Idiosyncratic Risk and the Cross-Section of Expected Stock Returns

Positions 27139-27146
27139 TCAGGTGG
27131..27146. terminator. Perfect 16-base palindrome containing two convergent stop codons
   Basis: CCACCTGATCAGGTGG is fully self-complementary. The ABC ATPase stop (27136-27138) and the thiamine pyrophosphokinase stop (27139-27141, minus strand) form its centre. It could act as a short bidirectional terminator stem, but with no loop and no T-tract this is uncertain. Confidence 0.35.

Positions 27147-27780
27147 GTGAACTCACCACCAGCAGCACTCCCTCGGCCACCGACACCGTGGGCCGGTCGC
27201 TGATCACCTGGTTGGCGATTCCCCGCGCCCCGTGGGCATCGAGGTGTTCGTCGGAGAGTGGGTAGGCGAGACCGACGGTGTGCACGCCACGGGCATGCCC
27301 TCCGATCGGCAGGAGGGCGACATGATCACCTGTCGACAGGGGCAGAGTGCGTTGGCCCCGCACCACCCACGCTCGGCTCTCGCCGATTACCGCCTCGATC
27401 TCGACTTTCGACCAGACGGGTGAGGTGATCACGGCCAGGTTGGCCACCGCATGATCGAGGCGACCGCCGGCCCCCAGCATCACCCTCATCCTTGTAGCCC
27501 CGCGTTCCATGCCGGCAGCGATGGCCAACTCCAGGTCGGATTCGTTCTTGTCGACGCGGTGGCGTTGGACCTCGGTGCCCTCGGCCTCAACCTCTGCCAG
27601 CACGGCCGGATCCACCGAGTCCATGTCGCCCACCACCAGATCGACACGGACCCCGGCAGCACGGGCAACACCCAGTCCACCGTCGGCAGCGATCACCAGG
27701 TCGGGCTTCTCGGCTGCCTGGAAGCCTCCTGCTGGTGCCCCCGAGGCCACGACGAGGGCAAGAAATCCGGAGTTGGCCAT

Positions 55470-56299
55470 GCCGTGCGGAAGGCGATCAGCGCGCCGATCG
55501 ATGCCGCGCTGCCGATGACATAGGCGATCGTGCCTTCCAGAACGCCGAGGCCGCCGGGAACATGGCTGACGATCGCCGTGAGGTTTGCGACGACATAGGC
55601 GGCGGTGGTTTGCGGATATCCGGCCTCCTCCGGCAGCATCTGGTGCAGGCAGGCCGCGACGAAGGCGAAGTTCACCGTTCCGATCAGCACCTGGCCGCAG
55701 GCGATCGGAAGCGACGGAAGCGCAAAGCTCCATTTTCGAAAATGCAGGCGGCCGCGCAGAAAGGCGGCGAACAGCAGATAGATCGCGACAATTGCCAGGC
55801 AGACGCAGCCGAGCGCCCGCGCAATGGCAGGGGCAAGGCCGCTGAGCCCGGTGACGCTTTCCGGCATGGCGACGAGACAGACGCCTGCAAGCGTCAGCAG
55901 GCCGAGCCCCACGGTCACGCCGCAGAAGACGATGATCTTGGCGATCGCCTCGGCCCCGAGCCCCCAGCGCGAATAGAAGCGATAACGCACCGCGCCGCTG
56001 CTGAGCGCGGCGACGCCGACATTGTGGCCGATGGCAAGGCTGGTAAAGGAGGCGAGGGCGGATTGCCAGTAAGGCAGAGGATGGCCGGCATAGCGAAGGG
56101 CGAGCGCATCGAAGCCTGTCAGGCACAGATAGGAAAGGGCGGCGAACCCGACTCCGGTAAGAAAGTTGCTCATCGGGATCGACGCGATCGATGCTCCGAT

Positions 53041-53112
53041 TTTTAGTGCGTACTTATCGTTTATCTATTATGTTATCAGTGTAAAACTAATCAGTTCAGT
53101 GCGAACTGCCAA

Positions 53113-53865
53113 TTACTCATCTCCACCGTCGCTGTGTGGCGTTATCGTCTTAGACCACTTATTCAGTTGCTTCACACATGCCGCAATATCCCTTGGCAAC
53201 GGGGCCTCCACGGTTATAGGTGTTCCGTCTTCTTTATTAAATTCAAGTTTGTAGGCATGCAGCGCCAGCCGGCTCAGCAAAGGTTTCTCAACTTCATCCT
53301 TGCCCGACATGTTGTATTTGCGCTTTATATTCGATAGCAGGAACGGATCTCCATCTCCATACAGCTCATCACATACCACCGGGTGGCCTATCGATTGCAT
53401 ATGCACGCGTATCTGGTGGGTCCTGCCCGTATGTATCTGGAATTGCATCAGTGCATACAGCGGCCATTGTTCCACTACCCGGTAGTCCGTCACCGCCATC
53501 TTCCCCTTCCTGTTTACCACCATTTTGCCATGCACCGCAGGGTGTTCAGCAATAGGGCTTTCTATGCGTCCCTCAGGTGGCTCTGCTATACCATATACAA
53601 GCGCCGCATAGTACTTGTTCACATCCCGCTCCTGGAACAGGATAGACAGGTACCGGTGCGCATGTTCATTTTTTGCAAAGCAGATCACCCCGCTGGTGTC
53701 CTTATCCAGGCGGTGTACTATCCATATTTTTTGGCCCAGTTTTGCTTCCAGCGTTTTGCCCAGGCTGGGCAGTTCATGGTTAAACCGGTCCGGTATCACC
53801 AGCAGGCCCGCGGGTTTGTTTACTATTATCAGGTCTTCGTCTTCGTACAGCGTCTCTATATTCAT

Theories such as Merton [1987. A simple model of capital market equilibrium with incomplete information. Journal of Finance 42, 483-510] predict a positive relation between idiosyncratic risk and expected return when investors do not diversify their portfolio. Ang, Hodrick, Xing, and Zhang [2006. The cross-section of volatility and expected returns. Journal of Finance 61, 259-299], however, find that monthly stock returns are negatively related to the one-month lagged idiosyncratic volatilities. I show that idiosyncratic volatilities are time-varying and thus, their findings should not be used to imply the relation between idiosyncratic risk and expected return. Using the exponential GARCH models to estimate expected idiosyncratic volatilities, I find a significantly positive relation between the estimated conditional idiosyncratic volatilities and expected returns. Further evidence suggests that Ang et al.'s findings are largely explained by the return reversal of a subset of small stocks with high idiosyncratic volatilities.